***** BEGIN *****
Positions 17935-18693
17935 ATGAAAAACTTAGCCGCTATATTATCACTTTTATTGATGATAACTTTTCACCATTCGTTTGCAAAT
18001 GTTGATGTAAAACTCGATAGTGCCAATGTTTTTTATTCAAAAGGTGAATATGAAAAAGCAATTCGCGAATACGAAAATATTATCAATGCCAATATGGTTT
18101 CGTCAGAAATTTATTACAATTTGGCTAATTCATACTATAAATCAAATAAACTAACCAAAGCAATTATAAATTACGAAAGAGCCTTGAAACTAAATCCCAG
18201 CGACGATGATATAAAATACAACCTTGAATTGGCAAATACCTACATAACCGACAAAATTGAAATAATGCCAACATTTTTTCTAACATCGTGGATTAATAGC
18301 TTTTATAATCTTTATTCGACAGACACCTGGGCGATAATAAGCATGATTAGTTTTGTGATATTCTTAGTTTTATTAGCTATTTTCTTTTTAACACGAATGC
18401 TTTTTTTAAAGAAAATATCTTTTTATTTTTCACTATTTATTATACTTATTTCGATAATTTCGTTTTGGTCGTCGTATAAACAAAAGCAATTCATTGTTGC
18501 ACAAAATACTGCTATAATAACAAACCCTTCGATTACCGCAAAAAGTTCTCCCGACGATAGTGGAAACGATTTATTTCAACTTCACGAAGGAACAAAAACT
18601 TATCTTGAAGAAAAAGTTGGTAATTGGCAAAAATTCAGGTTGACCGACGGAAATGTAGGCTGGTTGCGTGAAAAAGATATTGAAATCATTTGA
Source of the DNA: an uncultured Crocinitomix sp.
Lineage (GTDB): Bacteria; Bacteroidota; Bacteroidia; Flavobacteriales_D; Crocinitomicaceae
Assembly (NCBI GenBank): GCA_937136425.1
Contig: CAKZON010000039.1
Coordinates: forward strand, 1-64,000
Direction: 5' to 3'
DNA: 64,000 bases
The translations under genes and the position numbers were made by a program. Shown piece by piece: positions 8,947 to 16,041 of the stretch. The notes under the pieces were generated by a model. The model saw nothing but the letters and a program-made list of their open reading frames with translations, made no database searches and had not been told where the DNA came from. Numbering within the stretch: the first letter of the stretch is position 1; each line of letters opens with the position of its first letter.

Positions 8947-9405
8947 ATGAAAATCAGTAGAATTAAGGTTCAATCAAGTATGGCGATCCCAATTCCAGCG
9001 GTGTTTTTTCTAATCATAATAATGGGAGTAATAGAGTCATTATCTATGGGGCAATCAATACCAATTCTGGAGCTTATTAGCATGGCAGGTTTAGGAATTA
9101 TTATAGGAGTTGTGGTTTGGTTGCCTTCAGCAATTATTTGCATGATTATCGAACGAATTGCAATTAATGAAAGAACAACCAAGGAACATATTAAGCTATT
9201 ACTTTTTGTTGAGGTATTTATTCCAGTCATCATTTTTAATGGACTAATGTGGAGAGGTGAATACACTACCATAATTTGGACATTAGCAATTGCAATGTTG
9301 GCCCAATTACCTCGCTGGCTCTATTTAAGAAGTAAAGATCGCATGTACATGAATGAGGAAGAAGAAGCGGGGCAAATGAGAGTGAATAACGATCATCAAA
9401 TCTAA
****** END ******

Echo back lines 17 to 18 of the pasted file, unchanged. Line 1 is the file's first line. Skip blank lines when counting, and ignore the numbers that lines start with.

The translations under genes and the position numbers were made by a program. Shown piece by piece: positions 8,947 to 16,041 of the stretch. The notes under the pieces were generated by a model. The model saw nothing but the letters and a program-made list of their open reading frames with translations, made no database searches and had not been told where the DNA came from. Numbering within the stretch: the first letter of the stretch is position 1; each line of letters opens with the position of its first letter.

Positions 8947-9405